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“Larry,” 46, is on a mission of self discovery. A mid-life crisis? Maybe. In any event, his therapy has been centered around re-thinking his own self-image.

I first met Larry six months ago. He was, by his own admission, twenty pounds, over-weight. His exercise program was “stalled,” he says, because of a back injury.

How’s your marriage? I had asked.

“Fair to middlin,” he said, “like everything else.


“I’ve still got a job.”


“No time, with the kids and all.”

Poor Larry, while not exactly unhappy, was not a happy guy.

Psychologists like me, lick their chops with the opportunity to be of service to someone like this man, who seems so ready for a change-challenge.

Why now? I asked.

He hesitated before he spoke:

“A funny thing happened to me last week… I was in my car, stopped at a light. A woman in the car right next to mine, motioned for me to bring down my window. She was cute. I never said a word to her… didn’t have a chance.

“She just smiled and said, ‘You are a very handsome man.’ Then she drove away. I was so stunned, that I pulled over to catch my breath. I looked at myself in the mirror. I couldn’t believe she was talking about me.”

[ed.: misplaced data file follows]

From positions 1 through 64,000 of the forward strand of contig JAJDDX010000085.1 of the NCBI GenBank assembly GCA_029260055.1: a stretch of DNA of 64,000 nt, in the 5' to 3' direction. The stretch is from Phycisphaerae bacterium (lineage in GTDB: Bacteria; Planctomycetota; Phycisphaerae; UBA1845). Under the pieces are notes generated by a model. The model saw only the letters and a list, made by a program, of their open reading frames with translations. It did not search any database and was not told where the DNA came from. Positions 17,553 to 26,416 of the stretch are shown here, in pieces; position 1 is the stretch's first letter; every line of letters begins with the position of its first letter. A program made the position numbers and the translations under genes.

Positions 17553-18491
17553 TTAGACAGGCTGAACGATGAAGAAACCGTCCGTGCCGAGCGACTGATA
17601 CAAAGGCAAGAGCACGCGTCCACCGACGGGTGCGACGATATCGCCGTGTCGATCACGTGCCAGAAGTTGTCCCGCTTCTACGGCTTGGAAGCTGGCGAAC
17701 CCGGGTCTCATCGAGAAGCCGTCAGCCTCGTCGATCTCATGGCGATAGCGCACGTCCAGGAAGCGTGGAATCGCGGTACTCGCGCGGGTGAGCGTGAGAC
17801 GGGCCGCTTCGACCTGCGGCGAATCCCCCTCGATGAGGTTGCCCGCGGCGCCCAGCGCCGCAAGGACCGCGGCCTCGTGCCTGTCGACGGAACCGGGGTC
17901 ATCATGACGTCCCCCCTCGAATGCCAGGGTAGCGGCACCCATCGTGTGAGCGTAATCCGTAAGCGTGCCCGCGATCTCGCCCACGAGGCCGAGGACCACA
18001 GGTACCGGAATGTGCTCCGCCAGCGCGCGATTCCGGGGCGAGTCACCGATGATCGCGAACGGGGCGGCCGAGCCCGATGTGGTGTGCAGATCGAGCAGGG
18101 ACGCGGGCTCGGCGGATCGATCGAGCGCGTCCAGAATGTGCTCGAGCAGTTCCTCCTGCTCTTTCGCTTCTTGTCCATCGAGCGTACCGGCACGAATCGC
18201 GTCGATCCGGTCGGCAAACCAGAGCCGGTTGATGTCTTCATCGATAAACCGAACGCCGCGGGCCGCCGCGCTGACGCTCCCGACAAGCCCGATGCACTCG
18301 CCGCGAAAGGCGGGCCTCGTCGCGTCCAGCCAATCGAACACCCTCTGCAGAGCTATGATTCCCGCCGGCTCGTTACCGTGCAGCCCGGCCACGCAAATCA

And this experience was life changing?

He laughed. “ I really used to feel like the guy that woman was talking about. She reminded me, for the moment, about who he was… not just about the way he looked, you understand,… but about what his life was like when what she said might actually be more true.”

You are still an attractive man.

“Twenty pounds overweight.”

That’s fixable.

“I’m a slug. Too much TV. Not enough romance. No grand plans. I don’t remember the last date night I had with my wife. I can’t even imagine why she’d still like me much. And my job… that feels like one dead-end…

“I sound like a dead-head, don’t I?”

As I mentioned, Larry was ready for change. He asked me to help him to come up with a list of measurable goals… and a plan.

I don’t care if I ever see that mystery woman again. You get that, right? “I just want to be worthy of her compliment. “

I got it.

“You know what my wife said when I told her I had opted for some therapy? She laughed at me. Then she said I wasn’t capable of change.”

Funny how so many other wives share that perception about their husbands. “Change? Him? Never.”

The joke’s on Larry’s wife.

Larry committed to going on a sensible diet and to working out in a gym where he had been paying dues for a very long time. This time, however, he’s stuck with his program.

Turns out that weight loss, for those who weigh too much, has value beyond the obvious. Scales don’t lie and can serve as measurable motivators for other more difficult modifications.

Last week, fifteen pounds slimmer, wearing fashionable clothes to show off his flatter abs and with a new hair style, Larry told me his wife Diana, asked if she could join our sessions.

I had thought she might be getting worried, I said.

“I’m glad I’ve got her attention.”

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